What do luxury charter programs that operate the newest business jets have in common with discount per-seat brokerages that rely on well-worn aircraft for their bargain prices? They will both be available through Vista Global Holdings (VGH) in the wake of its announced plan to purchase U.S.-based per-seat charter brokerage and booking app developer JetSmarter. At EBACE, VistaJet (Booth B71; SD 108), VGH’s crown jewel, is highlighting what the purchase will bring to its family.
Founded in 2012, JetSmarter’s per-seat charter model and the free seats on shared shuttle flights that came with membership drew thousands of customers and large media attention. But changes in JetSmarter’s program rules—particularly the elimination of free seats a year ago—and heavy-handed management tactics caused a backlash among customers, negative media attention and flagging sales, reportedly reducing the one-time unicorn’s value to as low as $20 million on the eve of its purchase. Thomas Flohr, founder and chairman of VGH and VistaJet, told AIN the transaction will be conducted “on the basis of an equity swap,” with JetSmarter investors Clearlake Capital and Jefferies Financial Group gaining a stake in VGH. The value of its charter brokerage aside, the proprietary technology and booking app underpinning JetSmarter’s operations has long been considered an industry benchmark, which VGH plans to exploit aggressively.
“Customers today want speed, reliability, and value,” said Flohr. “JetSmarter’s technology will digitize Vista Global’s market-leading customer offering to program members and on-demand customers, accelerating our vision of digitizing the entire private aviation offering.”
JetSmarter customers can buy individual seats on a handful of scheduled shuttle flights operating on high-demand routes in the U.S. Alternatively, they can propose a crowdsourced flight that others can buy seats on, or buy seats on a crowdsourced flight another customer has proposed. If a minimum number of seats aren’t sold, the crowdsourced flight is never confirmed and funds are returned to customers. JetSmarter no longer requires them, but memberships, which provide discounted per seat rates and other perks, are still offered.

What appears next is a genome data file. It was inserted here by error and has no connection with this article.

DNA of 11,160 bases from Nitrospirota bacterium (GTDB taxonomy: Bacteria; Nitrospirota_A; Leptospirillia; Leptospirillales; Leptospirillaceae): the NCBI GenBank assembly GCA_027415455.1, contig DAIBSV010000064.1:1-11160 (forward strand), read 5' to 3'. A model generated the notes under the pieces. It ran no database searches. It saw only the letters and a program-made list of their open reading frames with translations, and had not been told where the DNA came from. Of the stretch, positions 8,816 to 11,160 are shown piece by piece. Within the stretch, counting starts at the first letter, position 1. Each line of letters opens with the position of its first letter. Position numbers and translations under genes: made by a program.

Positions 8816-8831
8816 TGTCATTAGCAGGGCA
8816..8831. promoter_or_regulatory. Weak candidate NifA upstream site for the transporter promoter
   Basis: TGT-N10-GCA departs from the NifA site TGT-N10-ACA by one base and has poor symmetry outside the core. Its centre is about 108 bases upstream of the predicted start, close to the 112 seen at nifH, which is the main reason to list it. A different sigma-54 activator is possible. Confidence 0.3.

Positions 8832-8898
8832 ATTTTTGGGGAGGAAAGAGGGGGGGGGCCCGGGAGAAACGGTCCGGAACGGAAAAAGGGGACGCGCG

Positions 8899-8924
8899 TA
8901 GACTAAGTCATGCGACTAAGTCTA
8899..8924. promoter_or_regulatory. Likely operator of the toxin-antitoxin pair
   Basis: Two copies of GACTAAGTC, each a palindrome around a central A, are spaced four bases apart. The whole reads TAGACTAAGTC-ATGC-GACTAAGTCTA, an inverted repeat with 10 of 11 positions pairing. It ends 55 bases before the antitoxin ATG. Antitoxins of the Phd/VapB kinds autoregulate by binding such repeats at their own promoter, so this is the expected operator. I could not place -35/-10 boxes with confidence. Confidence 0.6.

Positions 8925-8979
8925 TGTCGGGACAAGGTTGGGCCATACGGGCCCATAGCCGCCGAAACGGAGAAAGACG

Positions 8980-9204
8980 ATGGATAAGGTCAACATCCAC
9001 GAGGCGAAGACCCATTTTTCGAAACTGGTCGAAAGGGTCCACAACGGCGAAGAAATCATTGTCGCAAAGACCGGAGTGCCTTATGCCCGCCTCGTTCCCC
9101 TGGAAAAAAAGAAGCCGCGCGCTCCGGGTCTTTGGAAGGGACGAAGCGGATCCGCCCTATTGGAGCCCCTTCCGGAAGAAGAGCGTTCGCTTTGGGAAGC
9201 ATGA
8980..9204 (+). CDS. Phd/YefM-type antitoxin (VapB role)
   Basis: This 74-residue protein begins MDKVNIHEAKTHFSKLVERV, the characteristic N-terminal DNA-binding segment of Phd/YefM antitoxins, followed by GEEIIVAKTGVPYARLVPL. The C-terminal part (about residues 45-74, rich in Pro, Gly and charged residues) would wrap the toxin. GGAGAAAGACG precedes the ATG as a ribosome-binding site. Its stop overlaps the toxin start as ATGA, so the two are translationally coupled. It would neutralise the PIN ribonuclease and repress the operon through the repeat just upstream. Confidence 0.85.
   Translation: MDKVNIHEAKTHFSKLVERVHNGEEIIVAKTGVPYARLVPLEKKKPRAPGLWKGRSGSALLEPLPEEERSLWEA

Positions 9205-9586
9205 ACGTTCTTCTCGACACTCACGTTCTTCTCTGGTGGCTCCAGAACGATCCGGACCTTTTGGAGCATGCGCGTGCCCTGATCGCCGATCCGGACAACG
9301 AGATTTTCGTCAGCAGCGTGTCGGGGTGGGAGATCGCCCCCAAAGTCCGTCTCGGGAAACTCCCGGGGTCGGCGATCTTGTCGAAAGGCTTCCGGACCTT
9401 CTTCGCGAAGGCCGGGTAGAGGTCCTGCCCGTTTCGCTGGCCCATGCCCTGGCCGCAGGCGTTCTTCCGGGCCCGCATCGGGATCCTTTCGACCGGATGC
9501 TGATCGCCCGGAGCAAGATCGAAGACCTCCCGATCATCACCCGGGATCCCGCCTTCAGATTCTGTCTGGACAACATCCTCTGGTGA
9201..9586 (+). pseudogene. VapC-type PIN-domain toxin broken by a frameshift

VistaJet, founded in 2004 and based in Malta, provides on-demand and guaranteed-access block-charter programs on its owned and operated fleet of late model, ultra-long-range Bombardier Globals and Challengers.
Flohr launched Dubai-based VGH last August to acquire and manage an amalgam of companies that could provide a complete spectrum of “asset light” access services to meet evolving global charter demand. Last September, VGH bought XOJet, owner and operator of the third-largest U.S. charter company (based on flight hours). JetSmarter was XOJet’s exclusive online sales agent, which brought the company to VGH’s attention. “XOJet had a very close partnership with JetSmarter for a digital front,” Flohr said. “We saw how well this worked.”
The planned purchase comes on the heels of JetSmarter’s reported agreement to settle a class action arbitration stemming from members’ claims the company’s rules changes vitiated promised benefits. Several lawsuits have also been successfully filed. Flohr declined to comment on JetSmarter’s legal issues but said, “VistaJet and its shareholders, after extensive due diligence, came to the conclusion [the acquisition] will add a lot of value.”
No changes at JetSmarter are anticipated should the transaction close, expected by Q3. “JetSmarter was built by a lot of very, very smart people,” Flohr said. “It’s the intention to keep this great workforce. This isn’t about consolidation of human resources. We’re looking at using the global scale we have to extend the platform.”
JetSmarter founder and CEO Sergey Petrossov, who seemed to personify the company’s brash and sharp-elbowed style, went unquoted amidst the transaction announcements.
Once cleared to proceed, Flohr estimated it will take about “a 20-week period of execution” for system integration, after which “the [JetSmarter] technology will be embedded throughout Vista Global Group.” That will bring immediate benefits to online offerings including catering, flight tracking, and concierge services. Meanwhile, “VistaJet customers will always have a human interface, a dedicated services person available,” Flohr said, though “there are elements of fulfillment going very fast and strongly toward the digital” channels.
As for the viability of per-seat charter, JetSmarter’s signature offering, “I had to be educated about it,” Flohr said. “It could have merit on certain routes, it could be an alternative to the airlines. We believe it’s a valid business model. We need to see on what routes this is going to be accepted.”
“From a sourcing and operational excellence point of view, seat-sharing and dedicated charter are not different,” Flohr continued. “One flight has a lead passenger who pays for everything, and if you bring in the crowdsourcing element, you’re basically lowering the cost for the lead passenger. They operate under very similar execution rules.”
As for doubters in the per-seat model’s future: “If you would have asked the world five years ago about the Uber pool concept, the world would have said no,” Flohr said. “One has to stay very open-minded in the shared economy trend we’re in,” he said. “I don’t think there’s a reverse gear on the shared economy.”